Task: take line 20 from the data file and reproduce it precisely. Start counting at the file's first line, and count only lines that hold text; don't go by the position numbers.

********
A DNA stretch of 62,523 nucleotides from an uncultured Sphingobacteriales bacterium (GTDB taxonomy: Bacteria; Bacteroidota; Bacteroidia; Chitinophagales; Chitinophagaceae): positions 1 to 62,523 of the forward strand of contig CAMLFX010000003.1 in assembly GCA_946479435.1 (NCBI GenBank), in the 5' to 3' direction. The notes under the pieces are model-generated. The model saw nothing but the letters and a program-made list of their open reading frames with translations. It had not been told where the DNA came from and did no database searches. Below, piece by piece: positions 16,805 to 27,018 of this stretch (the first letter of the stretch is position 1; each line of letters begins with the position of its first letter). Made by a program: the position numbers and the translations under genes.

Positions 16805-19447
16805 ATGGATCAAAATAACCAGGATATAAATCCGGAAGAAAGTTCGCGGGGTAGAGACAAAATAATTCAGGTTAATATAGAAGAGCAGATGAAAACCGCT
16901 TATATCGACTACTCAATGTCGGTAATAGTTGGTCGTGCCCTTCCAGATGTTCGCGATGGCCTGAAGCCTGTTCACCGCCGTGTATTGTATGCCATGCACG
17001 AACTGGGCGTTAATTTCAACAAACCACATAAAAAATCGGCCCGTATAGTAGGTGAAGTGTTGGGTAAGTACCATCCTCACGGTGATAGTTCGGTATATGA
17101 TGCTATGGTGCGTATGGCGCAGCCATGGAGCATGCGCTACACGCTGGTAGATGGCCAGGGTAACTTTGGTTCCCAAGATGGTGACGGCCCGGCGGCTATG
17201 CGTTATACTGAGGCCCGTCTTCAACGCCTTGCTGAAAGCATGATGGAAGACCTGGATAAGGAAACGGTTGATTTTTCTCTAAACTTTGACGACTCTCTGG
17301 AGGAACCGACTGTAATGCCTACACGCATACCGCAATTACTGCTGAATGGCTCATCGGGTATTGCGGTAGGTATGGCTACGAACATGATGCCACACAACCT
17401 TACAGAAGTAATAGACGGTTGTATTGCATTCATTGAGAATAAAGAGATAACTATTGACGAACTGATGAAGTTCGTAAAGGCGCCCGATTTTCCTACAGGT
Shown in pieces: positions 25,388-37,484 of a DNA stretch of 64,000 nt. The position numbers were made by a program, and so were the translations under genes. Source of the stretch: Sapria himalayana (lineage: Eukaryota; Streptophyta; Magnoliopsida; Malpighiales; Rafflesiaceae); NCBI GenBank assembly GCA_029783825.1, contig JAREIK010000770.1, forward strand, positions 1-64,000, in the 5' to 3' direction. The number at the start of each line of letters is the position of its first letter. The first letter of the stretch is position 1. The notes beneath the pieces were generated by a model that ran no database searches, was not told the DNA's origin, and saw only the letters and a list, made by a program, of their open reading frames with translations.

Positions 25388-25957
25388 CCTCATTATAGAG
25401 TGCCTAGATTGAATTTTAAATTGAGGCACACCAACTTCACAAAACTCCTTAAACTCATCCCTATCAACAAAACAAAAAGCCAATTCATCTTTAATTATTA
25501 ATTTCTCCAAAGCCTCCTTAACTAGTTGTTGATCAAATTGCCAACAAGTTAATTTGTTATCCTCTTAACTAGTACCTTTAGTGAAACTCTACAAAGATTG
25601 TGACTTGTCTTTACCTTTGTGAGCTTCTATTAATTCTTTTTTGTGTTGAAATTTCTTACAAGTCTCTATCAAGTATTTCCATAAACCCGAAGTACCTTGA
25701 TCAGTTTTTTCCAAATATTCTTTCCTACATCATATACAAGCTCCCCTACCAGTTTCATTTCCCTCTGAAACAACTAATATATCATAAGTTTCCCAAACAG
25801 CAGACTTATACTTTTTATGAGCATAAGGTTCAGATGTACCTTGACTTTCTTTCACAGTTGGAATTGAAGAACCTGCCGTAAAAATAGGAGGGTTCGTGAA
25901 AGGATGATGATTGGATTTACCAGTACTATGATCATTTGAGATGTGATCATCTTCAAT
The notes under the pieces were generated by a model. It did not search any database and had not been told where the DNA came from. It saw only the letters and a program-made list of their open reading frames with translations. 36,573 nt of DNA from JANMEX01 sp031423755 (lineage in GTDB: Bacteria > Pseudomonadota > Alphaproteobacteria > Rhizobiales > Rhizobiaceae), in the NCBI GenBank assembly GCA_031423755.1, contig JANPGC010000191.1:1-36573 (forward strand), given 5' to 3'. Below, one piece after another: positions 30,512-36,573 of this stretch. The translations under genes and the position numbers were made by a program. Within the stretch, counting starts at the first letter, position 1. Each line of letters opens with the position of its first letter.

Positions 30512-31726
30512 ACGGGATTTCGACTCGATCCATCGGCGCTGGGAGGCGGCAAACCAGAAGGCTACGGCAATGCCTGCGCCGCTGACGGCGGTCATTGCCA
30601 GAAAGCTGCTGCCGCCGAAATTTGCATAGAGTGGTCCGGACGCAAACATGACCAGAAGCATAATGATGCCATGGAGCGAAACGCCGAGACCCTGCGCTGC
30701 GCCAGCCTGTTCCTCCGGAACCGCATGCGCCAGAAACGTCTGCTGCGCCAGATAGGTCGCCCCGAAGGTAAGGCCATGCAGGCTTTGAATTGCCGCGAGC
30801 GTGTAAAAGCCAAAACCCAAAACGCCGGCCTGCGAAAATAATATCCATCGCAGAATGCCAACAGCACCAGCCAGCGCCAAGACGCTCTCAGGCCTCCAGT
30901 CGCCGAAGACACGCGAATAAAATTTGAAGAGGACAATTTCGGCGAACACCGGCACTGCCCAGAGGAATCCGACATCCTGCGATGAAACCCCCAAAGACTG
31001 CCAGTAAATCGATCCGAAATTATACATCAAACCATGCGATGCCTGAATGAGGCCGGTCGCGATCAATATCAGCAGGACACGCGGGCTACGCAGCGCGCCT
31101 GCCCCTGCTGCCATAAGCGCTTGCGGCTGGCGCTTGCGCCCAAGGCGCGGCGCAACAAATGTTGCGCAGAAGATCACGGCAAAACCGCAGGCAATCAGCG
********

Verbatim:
Positions 30512-31726